Last year we grew our cucumbers in large pots and there were enough to make a few pints of dill pickles. Anne made them and they were amazing.
With those garlicy dills in mind, this year I planted heaps of cucumbers so I could can lots of pints. Those little hills of seed have become a mini jungle, thick with flowers and the constant drone of bees working away. It seems I just turned my back for a moment and, well... Let's just say it will be a good year for pickles.
Sunday I picked enough for 8 pints, the comfortable limit of my enamelware waterbath canner. Anne sent me a link to the recipe she used, from Ashley English.

The recipe calls for 6 pounds of cucumbers. I had slightly more than that and so ate the largest in a salad. Mild, sweet, summer in a mouthful.
Next step, wash well, remove a slice off each end, cover with water and salt (the brine solution) and refrigerate over night.
The dried dill seed shown here is from our garden. I also used fresh dill greens, and not shown here peppercorns I purchased at the Spice House in Evanston, Illinois. It is a Malabar pepper called Tellicherry.

The next morning after draining and rinsing them well, I packed each jar with spears cut from 2 cukes, and then added the pickling liquid before processing. There was a scant half cup of liquid leftover, so the recipe is pretty much spot on in the amounts listed.
This morning I see there are enough coming on in the garden to make another batch in a day or two. The hardest part of the process will be waiting the couple of weeks for them to cure before opening a jar.

Monday, August 6, 2012

goodbye Ameilia

A difficult day. I'm still up at nearly half past midnight. My Rhode Island red hen, Amelia, died today totally unexpectedly. She was first out of the chicken house this morning as usual. She eagerly joined her flock at the apples and kale treats voicing her thanks.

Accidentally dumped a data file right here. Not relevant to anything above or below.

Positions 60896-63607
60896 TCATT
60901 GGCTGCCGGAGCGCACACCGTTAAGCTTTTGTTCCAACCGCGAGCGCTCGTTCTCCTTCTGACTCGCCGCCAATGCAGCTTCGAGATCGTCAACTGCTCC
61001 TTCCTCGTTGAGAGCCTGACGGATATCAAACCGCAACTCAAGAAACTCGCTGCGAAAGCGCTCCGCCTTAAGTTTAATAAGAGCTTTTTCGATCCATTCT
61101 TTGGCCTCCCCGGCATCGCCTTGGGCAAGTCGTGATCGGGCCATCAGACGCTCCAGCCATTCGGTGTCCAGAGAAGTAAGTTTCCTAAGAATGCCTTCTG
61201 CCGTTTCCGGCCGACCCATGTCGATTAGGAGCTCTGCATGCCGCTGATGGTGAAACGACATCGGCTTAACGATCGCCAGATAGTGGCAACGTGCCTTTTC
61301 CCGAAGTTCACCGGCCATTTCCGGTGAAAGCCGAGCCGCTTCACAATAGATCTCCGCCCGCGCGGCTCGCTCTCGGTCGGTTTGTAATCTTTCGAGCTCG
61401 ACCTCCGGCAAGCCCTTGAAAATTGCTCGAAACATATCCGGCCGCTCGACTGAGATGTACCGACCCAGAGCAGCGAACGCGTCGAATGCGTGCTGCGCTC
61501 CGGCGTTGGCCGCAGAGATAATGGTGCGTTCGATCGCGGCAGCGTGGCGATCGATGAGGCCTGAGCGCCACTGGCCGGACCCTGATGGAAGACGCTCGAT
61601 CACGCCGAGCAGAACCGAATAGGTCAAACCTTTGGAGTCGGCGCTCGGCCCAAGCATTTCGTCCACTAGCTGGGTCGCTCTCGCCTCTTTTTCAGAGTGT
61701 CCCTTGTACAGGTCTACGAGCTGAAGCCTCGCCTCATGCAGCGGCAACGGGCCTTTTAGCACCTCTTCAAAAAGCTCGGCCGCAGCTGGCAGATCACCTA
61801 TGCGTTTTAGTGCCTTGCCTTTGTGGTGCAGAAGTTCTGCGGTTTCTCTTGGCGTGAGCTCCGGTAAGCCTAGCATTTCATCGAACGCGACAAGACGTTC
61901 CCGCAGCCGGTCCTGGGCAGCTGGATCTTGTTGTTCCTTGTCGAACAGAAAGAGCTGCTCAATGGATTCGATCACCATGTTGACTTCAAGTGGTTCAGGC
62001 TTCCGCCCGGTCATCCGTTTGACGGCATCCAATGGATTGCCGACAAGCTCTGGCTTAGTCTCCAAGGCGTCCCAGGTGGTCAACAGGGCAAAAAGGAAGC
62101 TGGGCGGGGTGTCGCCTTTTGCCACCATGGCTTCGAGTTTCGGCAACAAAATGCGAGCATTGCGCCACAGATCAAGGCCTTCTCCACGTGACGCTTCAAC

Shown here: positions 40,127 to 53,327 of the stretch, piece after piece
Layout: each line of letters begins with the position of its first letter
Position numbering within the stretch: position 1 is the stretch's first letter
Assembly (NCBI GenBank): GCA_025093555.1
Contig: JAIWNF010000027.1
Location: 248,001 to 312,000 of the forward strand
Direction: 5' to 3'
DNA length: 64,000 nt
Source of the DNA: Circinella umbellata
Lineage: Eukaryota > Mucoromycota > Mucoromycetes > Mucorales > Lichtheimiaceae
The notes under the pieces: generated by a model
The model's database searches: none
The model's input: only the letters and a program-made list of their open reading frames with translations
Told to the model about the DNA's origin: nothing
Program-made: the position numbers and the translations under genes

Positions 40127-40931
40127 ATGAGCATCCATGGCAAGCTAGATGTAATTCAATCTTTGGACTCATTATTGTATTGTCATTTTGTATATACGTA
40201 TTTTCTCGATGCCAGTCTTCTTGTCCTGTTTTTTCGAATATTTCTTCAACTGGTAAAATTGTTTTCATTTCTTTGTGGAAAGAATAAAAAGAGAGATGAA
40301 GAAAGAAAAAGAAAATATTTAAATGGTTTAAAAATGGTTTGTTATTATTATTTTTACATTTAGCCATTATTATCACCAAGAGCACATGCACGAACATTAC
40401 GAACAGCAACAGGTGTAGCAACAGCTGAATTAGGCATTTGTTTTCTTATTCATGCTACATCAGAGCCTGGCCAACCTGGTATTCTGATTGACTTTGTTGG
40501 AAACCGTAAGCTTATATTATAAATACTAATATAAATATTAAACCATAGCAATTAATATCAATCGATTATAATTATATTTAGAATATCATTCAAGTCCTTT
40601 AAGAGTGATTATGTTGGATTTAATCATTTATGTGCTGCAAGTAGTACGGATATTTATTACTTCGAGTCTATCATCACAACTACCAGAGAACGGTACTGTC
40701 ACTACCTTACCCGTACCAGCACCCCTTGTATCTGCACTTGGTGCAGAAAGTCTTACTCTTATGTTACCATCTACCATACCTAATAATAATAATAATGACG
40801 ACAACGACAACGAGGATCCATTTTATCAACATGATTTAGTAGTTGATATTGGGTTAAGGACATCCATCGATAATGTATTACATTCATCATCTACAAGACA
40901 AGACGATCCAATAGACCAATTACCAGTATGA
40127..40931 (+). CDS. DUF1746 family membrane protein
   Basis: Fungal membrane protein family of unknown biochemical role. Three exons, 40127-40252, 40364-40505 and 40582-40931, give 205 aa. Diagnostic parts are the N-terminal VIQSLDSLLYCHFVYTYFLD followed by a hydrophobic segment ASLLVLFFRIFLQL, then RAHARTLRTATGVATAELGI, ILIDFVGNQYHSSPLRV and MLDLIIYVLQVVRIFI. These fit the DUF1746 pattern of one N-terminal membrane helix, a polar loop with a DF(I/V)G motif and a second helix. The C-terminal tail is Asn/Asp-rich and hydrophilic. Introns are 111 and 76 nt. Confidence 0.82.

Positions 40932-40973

A few hours later while working in the vegetable bed I heard a sound I've never heard before, a steady, continuous crying. Phoebie was desolate. When I entered their yard the others came very slowly to me, reluctantly. In the tall grass I found her. LadyHawk refused to leave the spot.

There was no obvious sign of distress or injury. Not a single insect on her body, no blood, no discharge, no reason. Just lifelessness. Utterly final and despite my dedication to her, beyond my control.

This evening there was a picture postcard sunset, like you'd see on greeting cards of sympathy. Despite the larger events of the day, the passing of this one sweet hen may seem insignificant. Not to me. She was my companion, my court jester, my lovely dark brown shell layer, a dear little soul. I'll miss her.

Thursday, August 2, 2012

taking time for a class

This afternoon I took a class at my local quilt shop. There were only two students and the teacher, Lorraine, who works and teaches at the shop regularly. She's a real sweetheart and very encouraging. I heard about the class last week when I stopped in for their end of July sale. Because my sewing machine is back in Illinois being cleaned, oiled, aligned, whatever, I didn't think I would be able to  participate. But the shop owner, Karen, graciously allowed me to use one of the shop machines. A bit like getting a free loaner when your car is being serviced, you're glad to have any vehicle even if it is a bit rough. I only had to sew one straight line and then zigzag for the rest of the project. Easy enough on a strange machine. However, the bulb was burned out so I had no illumination over the needle and the foot that was on it (the only one available) was not assisting me in the slightest.
Enough with the whining, it turned out kind of cute, even if it is a bit oddly shaped.

The process: wrap strips of fabric around a cotton clothesline. (You don't have to worry about frayed edges unless they're really bad.)

From my stash at home I chose two florals and a near solid. It's a great way to use up leftovers and pieces of fabric that make you wonder what you'd been thinking when you brought THEM home! The possibilities are endless and the funkier the print, the more surprising the results.
Lorraine is addicted and I can see why.
I can't wait to get my own machine home so I can whip up a few more.